Winter weather, protracted droughts and even the rest of the season are likely to see effects of the recent cooling of sea temperatures across the Pacific.

La Niña, which translates from Spanish to the word “little girl” is a natural oceangoing phenomenon characterized by unusually chilly surface temperatures in the central and eastern Pacific Ocean near the equator that affect weather globally.

La Niña conditions have arisen in the tropical Pacific in recent months representing the opposite phase of El Niño, the National Oceanic and Atmospheric Administration’s (NOAA) Climate Prediction Center announced Thursday.

“La Niña is anticipated to affect temperature and precipitation across the United States during the upcoming months,” the forecaster’s office said in a notice Thursday.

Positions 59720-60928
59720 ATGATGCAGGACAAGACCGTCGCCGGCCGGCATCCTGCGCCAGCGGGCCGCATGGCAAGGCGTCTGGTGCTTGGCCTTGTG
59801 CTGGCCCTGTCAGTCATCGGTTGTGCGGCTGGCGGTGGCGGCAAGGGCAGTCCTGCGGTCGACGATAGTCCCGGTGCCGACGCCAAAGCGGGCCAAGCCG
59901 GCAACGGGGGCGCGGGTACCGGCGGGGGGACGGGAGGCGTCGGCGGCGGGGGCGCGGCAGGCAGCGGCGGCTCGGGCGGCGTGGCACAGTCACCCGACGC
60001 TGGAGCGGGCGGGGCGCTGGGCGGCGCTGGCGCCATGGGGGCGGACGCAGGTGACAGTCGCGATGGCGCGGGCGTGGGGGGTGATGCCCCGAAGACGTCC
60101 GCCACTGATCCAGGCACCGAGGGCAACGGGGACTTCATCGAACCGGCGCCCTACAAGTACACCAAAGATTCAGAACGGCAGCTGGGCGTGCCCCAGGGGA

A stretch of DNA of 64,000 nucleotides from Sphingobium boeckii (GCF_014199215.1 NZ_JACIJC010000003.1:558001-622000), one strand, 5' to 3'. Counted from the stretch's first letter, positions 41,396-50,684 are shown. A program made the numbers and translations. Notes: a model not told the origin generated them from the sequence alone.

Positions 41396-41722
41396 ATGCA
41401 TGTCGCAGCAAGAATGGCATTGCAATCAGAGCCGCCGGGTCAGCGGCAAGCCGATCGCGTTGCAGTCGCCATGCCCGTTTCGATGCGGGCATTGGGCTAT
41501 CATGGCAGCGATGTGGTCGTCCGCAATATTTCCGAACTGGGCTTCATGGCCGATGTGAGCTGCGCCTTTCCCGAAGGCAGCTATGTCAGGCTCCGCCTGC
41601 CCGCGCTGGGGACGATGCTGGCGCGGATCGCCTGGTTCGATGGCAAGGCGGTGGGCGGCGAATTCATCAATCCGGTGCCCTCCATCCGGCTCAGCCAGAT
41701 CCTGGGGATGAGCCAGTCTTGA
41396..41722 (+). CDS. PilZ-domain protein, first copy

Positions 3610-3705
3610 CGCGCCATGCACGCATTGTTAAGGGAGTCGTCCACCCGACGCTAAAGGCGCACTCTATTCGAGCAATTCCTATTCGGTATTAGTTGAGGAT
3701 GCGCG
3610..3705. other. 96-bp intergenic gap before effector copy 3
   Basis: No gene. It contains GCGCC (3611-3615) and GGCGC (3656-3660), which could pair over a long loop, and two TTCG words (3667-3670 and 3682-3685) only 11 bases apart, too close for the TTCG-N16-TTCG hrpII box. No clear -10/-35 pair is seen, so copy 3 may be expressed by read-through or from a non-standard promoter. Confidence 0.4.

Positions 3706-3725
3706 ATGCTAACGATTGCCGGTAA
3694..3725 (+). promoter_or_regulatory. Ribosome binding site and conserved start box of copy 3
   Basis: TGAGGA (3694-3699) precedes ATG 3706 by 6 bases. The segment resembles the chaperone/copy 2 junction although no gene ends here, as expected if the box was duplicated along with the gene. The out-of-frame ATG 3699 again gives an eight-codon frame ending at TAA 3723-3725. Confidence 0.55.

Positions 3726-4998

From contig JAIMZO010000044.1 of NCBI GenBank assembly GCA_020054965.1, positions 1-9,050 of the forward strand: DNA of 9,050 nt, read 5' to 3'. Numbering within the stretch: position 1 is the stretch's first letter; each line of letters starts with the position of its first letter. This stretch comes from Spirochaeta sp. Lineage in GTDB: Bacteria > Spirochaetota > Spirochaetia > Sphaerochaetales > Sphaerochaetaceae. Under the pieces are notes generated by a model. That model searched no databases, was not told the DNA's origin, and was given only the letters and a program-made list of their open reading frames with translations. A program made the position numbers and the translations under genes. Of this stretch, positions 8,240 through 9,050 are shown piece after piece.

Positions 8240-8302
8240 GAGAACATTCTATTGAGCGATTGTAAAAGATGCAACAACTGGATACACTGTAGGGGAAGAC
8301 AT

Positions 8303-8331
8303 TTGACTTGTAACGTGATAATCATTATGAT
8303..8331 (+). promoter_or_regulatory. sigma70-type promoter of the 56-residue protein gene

La Niña will stay on over winter in United States

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Both La Niña and the El Niño seem to on average happen every three to five years, according to NOAA.

La Niña tends to push down global temperatures, but in recent years the planet has warmed so quickly they’re now hitting a tiny speed bump at about 80 mph which it has hardly noticed.

El Niño–Southern Oscillation

El Niño–Southern Oscillation is an irregular periodic variation in winds and sea surface temperatures over the tropical eastern Pacific Ocean, (wikipedia)

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Effects of the El Niño–Southern Oscillation in the United States

The El Niño–Southern Oscillation affects the location of the jet stream, which alters rainfall patterns across the West, Midwest, the Southeast, and throughout the tropics. (wikipedia)

National Hurricane Center

The National Hurricane Center is the division of the United States’ NOAA/National Weather Service responsible for tracking and predicting tropical weather systems between the Prime Meridian and the (wikipedia)

2021 Atlantic hurricane season

The 2021 Atlantic hurricane season is the ongoing Atlantic hurricane season, which is part of the annual tropical cyclone season in the northern hemisphere. As anticipated, (wikipedia)